Nitric Acid

Inorganic Compound of Class 12

Nitric Acid

In the laboratory it is prepared by heating conc. H2SO4 and an alkali nitrate in a glass retort.

Manufacture From Nitre(NaNO3):

Nitric acid is prepared in a large scale by heating sodium nitrate with concentrated sulphuric acid. The mixture is placed in a cast iron retort and subjected to distillation at a temperature of about 200°C.
The vapours of nitric acid from the pot are conducted to a trap and then passed through water−cooled silica pipes. The acid condensed in the pipes is sent back to the trap. The uncondensed vapours of nitric acid are then finally passed up a tower packed with quartz from the top of which a steam of water is trickling down. The vapours are dissolved in water and the dilute nitric acid thus produced collects at the bottom.
The residue left in the pot is known as nitre cakeand is used in bleaching and dyeing industries. It is also used for the preparation of hydrochloric acid.The acid so obtained is concentrated by distilling the dilute acid with concentrated sulphuric acids. Commerical nitric acid contains hydrochloric acids, sulphuric acid, iodine, iron salts and nitrogen pentoxide as impurities. A current of dry air passed through the liquid removes N2O5. Further purification is carried out by distilling the acid under reduced pressure.
Preparation of concentrated nitric acid:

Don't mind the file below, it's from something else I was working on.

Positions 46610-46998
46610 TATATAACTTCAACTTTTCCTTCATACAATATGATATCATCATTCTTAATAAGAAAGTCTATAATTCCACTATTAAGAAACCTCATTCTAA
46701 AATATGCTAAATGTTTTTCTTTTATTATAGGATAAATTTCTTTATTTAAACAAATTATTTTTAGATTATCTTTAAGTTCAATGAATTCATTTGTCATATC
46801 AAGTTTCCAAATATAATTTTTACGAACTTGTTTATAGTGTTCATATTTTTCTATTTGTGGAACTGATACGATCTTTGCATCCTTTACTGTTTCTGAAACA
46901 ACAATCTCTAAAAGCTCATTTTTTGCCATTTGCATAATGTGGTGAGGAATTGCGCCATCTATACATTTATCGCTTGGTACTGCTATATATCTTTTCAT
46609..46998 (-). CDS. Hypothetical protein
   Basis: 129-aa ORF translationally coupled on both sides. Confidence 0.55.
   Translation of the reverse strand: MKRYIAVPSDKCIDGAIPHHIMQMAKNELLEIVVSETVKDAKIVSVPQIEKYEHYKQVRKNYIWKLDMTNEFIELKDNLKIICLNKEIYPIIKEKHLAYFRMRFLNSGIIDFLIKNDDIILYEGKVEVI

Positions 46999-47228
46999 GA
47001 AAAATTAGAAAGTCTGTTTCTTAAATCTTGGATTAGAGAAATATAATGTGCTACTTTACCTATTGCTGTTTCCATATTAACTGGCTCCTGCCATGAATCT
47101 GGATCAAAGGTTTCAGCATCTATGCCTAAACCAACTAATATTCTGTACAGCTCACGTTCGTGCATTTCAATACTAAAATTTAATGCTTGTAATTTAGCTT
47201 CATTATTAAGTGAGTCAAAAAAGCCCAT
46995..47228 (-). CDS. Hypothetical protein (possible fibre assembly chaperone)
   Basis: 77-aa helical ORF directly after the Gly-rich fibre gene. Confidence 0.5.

The dilute HNO3can be concentrated to 68% by distillation, when constant boiling mixture is formed. This constant boiling mixture of HNO3has a specific gravity of 1.42 and is the commercial concentrated HNO3.More concentrated acid needed for certain uses such as nitration is produced by distillation with conc. H2SO4which holds back the water. The distillate is 98% HNO3. The cent percent HNO3is obtained by strongly cooling 98% acid when the pure acid is deposited as colourless crystals at −42°C. These crystals are separated and melted to 100% HNO3.

A recently developed method for the direct production of conc. HNO3involves the reaction between the liquid NO2and water (or dil. HNO3) in the presence of O2at 50 atm pressure and a temperature of 75°C. The product is 88% HNO3.
4NO2+ O2+ 2H2O4HNO3

Preparation of fuming nitric acid:

It is made by distilling conc. HNO3 with a little starch. The starch reduces some acid to NO2which dissolves in the remaining acid to form fuming nitric acid. This acid is yellow in colour due to the presence in it of dissolved oxides of nitrogen highly corrosive liquid consisting of HNO3. Fuming nitric acid is a much more powerful oxidizing agent and nitrating agent than conc. HNO3

Physical Properties:

Pure HNO3 is a colourless liquid with a characteristic choking smell. It boils at 86°C and freezes at −42°C into a transparent crystalline mass. It is soluble in water in all proportions. In the moist air, it fumes as its vapours form a mist of minute droplets of aqueous HNO3.